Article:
Archives for June 2010

Somalia at 50: What went wrong?

Nyambura Wambugu | 15:35 UK time, Wednesday, 30 June 2010

Somalia is marking its 50th anniversary of independence, one of several African countries celebrating its half century this year.  But while some countries are flourishing, Somalia remains in a state of chaos.

 

somaliwoman.jpgIn the immediate years after independence, Somalia was thriving economically, socially and culturally. Today, it's a very different story.

On Africa Have Your Say we are asking, what has Somalia got to show after 50 years of independence?  Can you remember what Somalia was like during peacetime?  What does the next 50 years hold for the country?  What impact does the state of Somalia have on its people both at home and in the diaspora?

If you would like to debate this topic LIVE on air on Thursday 1 July at 1600 GMT, please include a telephone number. It will not be published.

Has the World Cup made South Africans more tolerant?

Charlotte Attwood | 18:10 UK time, Tuesday, 29 June 2010

Two years on from the xenophobic violence that erupted in South Africa they've been welcoming visitors to the World Cup from across the continent and beyond. Has South Africa become more tolerant of its fellow Africans?

 

ghanafans.jpgBafana Bafana fans are now fully behind Ghana's Black Stars, as the last remaining African team in the tournament. Has the World Cup provided South Africans with a new sense of unity with the rest of the continent? If so, will it have longer term effects for their relationships with the African migrants who live there?

How has South Africa changed in the last two years? Are you visiting South Africa, how have you been received? What can South Africans and the migrant population do to strengthen their relationship? Does the trend of sticking together in migrant communities contribute to the segregation? Send us your views.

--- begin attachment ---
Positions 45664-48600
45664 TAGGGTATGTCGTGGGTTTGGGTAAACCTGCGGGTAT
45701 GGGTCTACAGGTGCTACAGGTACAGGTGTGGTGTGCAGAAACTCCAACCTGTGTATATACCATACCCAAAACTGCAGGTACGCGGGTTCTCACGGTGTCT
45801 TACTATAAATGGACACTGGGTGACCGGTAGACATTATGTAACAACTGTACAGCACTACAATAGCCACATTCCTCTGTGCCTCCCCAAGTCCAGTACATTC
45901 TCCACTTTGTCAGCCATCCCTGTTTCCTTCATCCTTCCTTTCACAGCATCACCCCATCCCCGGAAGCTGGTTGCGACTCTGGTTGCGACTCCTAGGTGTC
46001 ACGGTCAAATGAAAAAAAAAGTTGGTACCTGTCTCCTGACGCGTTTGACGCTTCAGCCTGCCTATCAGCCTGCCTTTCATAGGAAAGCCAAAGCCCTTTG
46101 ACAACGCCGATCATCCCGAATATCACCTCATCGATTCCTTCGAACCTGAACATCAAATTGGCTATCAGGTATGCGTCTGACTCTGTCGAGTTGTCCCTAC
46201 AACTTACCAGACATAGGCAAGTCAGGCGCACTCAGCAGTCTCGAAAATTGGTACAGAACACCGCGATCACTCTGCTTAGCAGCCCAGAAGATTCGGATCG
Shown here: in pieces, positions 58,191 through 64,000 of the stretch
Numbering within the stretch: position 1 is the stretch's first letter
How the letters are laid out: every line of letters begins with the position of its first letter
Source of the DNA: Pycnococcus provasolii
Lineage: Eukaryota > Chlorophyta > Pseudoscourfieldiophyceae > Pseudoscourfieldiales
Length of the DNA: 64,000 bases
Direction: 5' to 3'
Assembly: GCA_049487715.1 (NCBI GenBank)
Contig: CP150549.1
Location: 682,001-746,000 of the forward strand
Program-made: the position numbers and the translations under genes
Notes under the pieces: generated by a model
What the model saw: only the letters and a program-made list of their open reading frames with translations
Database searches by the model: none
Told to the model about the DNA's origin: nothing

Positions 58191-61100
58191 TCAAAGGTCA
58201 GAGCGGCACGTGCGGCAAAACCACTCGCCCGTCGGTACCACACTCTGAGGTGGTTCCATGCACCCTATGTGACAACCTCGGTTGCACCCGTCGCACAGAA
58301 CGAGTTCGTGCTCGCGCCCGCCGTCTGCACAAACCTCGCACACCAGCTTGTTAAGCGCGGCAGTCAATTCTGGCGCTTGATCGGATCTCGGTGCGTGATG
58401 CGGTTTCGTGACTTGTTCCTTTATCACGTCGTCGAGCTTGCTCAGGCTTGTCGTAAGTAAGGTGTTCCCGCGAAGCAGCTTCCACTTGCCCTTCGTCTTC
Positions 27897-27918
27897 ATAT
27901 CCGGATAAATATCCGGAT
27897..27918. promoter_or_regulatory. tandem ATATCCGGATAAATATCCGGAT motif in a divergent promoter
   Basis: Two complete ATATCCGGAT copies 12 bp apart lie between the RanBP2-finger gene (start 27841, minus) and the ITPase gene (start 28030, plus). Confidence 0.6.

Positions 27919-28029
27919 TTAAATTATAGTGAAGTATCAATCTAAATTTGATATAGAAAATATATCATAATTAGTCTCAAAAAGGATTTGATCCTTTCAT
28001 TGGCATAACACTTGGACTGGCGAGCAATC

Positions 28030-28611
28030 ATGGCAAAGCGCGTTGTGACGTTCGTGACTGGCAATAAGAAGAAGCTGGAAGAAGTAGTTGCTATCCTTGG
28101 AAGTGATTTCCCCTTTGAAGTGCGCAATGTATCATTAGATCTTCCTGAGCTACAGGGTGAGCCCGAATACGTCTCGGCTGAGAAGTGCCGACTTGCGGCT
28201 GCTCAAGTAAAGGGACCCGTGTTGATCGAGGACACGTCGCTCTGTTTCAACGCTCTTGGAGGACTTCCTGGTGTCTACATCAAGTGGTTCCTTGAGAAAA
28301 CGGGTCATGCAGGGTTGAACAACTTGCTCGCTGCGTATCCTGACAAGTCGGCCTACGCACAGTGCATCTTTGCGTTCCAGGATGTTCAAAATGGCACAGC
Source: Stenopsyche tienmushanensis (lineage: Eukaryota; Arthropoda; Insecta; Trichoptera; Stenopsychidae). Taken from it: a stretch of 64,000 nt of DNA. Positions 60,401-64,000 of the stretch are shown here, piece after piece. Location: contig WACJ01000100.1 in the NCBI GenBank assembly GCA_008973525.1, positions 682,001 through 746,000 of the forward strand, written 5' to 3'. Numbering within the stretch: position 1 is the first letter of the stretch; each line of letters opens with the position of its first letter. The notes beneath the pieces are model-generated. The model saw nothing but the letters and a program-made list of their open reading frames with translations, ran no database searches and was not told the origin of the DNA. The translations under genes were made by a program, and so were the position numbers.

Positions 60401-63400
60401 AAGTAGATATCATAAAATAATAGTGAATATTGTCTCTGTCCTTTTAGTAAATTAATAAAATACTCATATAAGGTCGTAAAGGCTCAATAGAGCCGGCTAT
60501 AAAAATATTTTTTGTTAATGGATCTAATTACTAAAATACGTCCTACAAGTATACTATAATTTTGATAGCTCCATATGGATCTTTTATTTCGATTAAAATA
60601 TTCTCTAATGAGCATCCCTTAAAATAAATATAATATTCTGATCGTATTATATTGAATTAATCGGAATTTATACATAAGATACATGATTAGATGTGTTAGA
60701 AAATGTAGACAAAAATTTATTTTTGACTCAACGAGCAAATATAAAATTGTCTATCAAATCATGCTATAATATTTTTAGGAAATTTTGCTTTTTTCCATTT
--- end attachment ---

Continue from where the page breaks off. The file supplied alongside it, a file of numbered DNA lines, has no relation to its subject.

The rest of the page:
If you would like to debate this topic LIVE on air on Wednesday 30 June at 1600 GMT, please include a telephone number. It will not be published.

 

Will you give up your UK dreams?

Chikodili Emelumadu | 13:25 UK time, Monday, 28 June 2010

The UK government has announced that it will permanently cut the number of skilled, non-EU workers entering the country in 2011. 

 

immigration_officers.jpgTheresa May, the Home Secretary has said that a temporary cut of five percent will take effect immediately, "In order to avoid a sudden rush of people coming in this year to try to get in before that {permanent} limit," bringing the number of non-EU immigrants coming into the UK to 24,000 this year.

But critics of this policy have pointed out that the cuts could lead to shortages in much-needed skills which could badly affect the UK's economy.

Could these cuts affect you? Have you tried to apply to work or live in the UK? What skills do you think you could bring to the country? Which country would you go to if you were not allowed into the UK? Share your stories.